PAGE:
A Backup Restoration Story

For most of my computing lifetime, I didn't bother with backups. They were too much trouble, and back when it took 20 floppy disks to back up a Mac hard disk, they took too much time. But now with services like Time Machine, CrashPlan, Backblaze, Dropbox, and Google Drive, it is pretty easy to keep redundant copies of everything. I had files in these locations:

  • my main laptop
  • my old laptop (given to stepson for schoolwork), which still had all my files on it from the time before I got the new laptop
  • family iMac, which in addition to having copies of my important files also had an external hard drive that held Time Machine backups for all home computers
  • CrashPlan (offsite backup)
  • Dropbox (which is not really a "backup", but it means it's easy to maintain multiple copies of important files)

So I thought I was pretty well backed up, until a few events happened in a short period of time:

  1. My main laptop's SSD filled up with work-related stuff, so I deleted some big non-work-related stuff (Aperture library, virtual machine images), because I knew I had copies of those things on my old laptop, our iMac, and in CrashPlan offsite backup.
  2. My old laptop died when the kid dumped a glass of milk on it. So that's one old copy gone, but hey, we have others, right?
  3. The external hard drive that held our Time Machine backups failed. So I bought a new external drive and reconfigured Time Machine on all our machines to back up to it. That meant we lost our old Time Machine backups, I didn't worry because I knew I had copies of important stuff on the family iMac, and we'd have fresh new Time Machine backups in no time.
  4. The old family iMac died. We were lucky in that Apple botched the repair, and gave us a brand new machine to replace it, but the downside was that we lost everything that was on that machine's internal hard drive.

These events all happened within a month. In hindsight, I wish I'd reacted faster, but at the time, I just thought, "It's OK, we still have other backups."

So, anyway, we get this new iMac, and I figure I can just plug the external Time Machine drive into it and we'll have all our data back. But no: apparently I when I configured all the other family Macs to back themselves up to the family iMac's external drive, I neglected to configure the iMac to back itself up.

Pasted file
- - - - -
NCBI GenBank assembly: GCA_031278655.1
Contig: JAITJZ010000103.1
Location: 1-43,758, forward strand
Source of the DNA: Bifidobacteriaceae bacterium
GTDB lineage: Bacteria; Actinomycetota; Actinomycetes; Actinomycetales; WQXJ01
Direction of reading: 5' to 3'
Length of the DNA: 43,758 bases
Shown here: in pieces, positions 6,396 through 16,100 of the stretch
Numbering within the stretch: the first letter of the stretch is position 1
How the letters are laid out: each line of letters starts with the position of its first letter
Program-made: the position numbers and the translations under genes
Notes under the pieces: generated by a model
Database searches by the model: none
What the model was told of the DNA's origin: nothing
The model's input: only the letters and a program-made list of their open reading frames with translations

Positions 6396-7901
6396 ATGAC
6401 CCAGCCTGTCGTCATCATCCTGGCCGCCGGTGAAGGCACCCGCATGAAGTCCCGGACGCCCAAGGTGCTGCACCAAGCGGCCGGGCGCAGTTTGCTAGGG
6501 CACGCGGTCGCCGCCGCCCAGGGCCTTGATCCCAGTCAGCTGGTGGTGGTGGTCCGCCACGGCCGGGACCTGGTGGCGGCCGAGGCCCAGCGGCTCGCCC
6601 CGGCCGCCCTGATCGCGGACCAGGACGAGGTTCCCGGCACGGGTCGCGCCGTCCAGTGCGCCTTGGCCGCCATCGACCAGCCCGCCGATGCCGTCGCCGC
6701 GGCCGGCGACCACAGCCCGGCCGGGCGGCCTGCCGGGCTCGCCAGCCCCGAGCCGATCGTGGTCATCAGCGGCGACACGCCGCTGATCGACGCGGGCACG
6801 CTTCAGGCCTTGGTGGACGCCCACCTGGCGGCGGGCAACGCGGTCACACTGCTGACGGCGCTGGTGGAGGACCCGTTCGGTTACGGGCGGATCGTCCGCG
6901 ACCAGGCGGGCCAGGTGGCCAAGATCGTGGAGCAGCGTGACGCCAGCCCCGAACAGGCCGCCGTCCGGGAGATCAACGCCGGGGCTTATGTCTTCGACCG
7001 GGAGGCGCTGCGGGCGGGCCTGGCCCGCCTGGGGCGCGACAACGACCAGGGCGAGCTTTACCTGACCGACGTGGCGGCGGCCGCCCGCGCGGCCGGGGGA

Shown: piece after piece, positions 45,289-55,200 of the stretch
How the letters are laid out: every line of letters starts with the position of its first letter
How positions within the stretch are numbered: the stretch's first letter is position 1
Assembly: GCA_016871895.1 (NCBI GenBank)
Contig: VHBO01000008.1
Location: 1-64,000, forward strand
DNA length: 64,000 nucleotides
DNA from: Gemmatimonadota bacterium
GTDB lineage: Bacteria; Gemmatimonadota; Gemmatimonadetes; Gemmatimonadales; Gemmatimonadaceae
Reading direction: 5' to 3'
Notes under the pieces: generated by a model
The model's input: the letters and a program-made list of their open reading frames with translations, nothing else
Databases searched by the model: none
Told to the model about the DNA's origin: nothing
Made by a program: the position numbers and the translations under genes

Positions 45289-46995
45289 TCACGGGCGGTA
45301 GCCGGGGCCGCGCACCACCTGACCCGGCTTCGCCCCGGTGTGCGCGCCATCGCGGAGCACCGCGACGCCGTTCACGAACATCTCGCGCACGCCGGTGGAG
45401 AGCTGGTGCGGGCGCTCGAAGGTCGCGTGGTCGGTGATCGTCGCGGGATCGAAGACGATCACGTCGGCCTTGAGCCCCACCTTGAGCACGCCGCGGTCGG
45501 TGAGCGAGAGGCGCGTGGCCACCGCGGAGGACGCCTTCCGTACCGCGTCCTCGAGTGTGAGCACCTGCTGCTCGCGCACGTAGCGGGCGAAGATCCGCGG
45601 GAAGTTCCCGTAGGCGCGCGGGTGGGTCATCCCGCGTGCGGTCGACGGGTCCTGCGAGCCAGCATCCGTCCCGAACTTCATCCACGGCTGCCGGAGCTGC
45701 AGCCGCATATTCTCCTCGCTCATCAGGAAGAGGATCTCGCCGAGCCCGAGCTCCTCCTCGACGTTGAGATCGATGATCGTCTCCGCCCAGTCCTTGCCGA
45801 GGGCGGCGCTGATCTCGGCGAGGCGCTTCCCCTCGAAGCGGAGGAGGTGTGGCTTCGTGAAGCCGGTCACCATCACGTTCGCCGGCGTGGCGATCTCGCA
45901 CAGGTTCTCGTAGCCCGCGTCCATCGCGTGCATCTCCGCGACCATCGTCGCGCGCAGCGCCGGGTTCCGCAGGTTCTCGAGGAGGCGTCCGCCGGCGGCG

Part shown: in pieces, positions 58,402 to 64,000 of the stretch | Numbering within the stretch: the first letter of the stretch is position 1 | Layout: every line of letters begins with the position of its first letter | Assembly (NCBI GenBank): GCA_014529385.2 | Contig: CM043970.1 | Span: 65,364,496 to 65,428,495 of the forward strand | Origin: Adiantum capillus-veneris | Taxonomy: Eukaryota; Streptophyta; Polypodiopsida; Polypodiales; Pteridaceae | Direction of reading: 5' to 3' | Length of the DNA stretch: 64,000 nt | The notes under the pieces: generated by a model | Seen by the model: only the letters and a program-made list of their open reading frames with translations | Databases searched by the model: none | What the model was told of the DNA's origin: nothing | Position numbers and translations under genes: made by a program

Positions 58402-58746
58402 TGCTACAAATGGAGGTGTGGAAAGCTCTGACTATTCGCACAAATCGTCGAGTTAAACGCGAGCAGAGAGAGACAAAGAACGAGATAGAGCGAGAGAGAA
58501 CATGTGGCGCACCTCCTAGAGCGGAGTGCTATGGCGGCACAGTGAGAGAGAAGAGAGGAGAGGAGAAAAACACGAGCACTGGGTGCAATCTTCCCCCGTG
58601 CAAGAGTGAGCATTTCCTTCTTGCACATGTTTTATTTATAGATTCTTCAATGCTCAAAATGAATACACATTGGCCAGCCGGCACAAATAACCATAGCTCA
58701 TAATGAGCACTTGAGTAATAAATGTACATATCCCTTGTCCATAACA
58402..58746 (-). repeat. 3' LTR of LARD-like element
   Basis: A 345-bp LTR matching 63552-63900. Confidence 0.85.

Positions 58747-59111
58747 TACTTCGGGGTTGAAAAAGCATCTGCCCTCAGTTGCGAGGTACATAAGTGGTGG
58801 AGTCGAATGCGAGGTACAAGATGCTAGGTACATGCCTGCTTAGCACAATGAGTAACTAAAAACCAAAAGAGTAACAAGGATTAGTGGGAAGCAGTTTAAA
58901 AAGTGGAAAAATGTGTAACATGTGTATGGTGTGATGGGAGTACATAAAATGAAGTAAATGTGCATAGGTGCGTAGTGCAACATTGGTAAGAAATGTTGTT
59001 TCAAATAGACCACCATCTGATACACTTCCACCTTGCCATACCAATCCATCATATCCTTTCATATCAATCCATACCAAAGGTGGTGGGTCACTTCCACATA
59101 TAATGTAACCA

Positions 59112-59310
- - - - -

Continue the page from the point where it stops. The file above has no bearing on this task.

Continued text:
I had to fall back to the CrashPlan backup. I am very glad we had it, because otherwise we would have lost our family photo archives and some other important stuff. But the downside is that it has taken about five days to restore everything from CrashPlan. I don't know whether to blame our ISP or CrashPlan for the slowness of the restoration, but being unable to use that new machine for five days has been annoying.

CrashPlan's restoration functions suck. When I set up the CrashPlan app on the new iMac, it asked whether I would like to synchronize that new iMac with the old iMac's backup. "Sure, that would be awesome" I thought, and I clicked Yes. Then it took two days for the synchronization to complete, and during that time I couldn't restore anything.

Then, when synchronization finally completed, I checked the box to restore the entire hard drive and clicked the Restore button. CrashPlan spent a couple of hours counting up how many files that was and how big they were, and then it crashed. I tried again, waited a couple of hours again, and it crashed again. (So you need to have a plan for when CrashPlan crashes.)

Because it apparently couldn't restore the entire hard drive at once, I selectively restored individual folders (Applications, /Users/kdj, /Users/pebble, etc.). This worked, but again I had to sit at the computer for a long time while CrashPlan counted up all the files, because after selecting something, you can't click Restore until it finishes counting them up.

And then after restoring, I noticed some files missing, so I had to go back into CrashPlan and play with the options to get it to restore files from the date our old iMac died, and to include deleted/hidden files.

So, lessons learned:

  • Make sure all machines are backing up to Time Machine. Check this every week or so.
  • Restoring from CrashPlan sucks. Maybe that's just the nature of restoring a few hundred gigabytes of data over the Internet, but I may look into other options when my annual subscription expires.
  • When some link in the backup chain breaks, fix it right away.